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Tuesday, October 06, 2009

Chalk it up to Vague Statutory Drafting

October brings not only me back to Prawfs (thanks, Dan) but also a bunch of interesting criminal law issues on the University of Arizona  campus in Tucson.  Two students were arrested last week or chalking messages on the sidewalk. Although there has been controversy at other colleges about the permissibility of banning chalking as a matter of school discipline, here the students were locked up.  The charges were ultimately dropped by direction of the President of the University, perhaps because University leaders concluded that it is incredibly embarrassing to arrest students for engaging in harmless free speech.  My student Nick K. enlightened me about the rich jurisprudence of chalking.  A number of courts hold that chalking does not constitute damaging property.

U.S. v. Murtari, 2007 WL 3046746 (N.D.N.Y.Oct. 16 2007); In re H., 303 N.Y.S.2d 823 (App. Div. 1969).  However, it can violate statutes drafted differently.  The U.S. District Court for the District of Columbia recently held that Anti-abortion demonstrators could be prohibited from chalking in front of the White House. Mahoney v. District of Columbia, 2009 WL 3126620 (D.D.C. 2009). 

It is a close question, because the Arizona statute is nice and vague, but I don't think it permits arrests for chalking the ground.  Arizona Revised Statutes 13-1602(A) provides: "A person commits criminal damage by recklessly: 1. Defacing or damaging property of another person; or . . .  5. Drawing or inscribing a message, slogan, sign or symbol that is made on any public or private building, structure or surface, except the ground, and that is made without permission of the owner."  Chalking could well be considered defacing of property and therefore in violation of Section 1.  But Section 5 more specifically deals with inscribing messages, which would seem to include chalking, and creates an exception for inscriptions upon the ground (as it should, assuming that making snow angels, leaf piles, writing messages and other uses of the ground in, say, a public park are legal).  Further, if chalking or other drawing or writing was included within "defacing" or "damaging" there would be no need for Section 5 at all.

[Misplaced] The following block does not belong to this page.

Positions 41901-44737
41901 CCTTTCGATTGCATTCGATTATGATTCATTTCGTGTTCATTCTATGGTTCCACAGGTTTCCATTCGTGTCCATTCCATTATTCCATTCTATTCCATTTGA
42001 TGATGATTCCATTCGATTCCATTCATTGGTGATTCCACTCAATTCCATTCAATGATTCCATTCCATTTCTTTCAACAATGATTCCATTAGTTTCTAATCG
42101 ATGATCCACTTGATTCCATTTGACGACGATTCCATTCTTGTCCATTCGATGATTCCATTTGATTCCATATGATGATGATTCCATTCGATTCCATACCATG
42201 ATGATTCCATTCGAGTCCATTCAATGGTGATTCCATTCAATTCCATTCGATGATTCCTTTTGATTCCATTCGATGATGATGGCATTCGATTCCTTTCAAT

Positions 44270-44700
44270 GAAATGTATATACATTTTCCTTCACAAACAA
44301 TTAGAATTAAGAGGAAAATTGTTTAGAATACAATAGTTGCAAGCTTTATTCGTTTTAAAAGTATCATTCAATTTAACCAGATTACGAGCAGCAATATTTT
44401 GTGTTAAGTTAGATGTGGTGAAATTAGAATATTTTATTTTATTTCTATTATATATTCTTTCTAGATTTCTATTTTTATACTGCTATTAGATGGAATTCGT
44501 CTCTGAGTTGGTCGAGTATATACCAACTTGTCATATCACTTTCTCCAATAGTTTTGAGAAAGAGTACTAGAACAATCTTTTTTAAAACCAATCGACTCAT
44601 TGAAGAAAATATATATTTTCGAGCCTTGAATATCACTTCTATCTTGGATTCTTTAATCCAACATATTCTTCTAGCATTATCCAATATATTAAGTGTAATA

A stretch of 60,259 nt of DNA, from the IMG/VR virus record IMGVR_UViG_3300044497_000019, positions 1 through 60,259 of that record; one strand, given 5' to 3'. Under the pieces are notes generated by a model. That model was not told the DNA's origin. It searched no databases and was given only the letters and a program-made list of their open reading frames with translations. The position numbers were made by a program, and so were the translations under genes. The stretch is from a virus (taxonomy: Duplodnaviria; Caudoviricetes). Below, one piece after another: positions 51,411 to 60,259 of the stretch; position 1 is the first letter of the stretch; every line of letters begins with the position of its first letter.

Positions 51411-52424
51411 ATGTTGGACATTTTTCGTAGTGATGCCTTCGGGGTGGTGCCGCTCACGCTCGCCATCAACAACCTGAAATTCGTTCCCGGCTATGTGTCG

Update: Although initially it appeared the  students might be subject to University discipline, evidently the University is now taking the position that chalking the ground does not violate University policy.

Posted by Marc Miller on October 6, 2009 at 07:20 PM | Permalink


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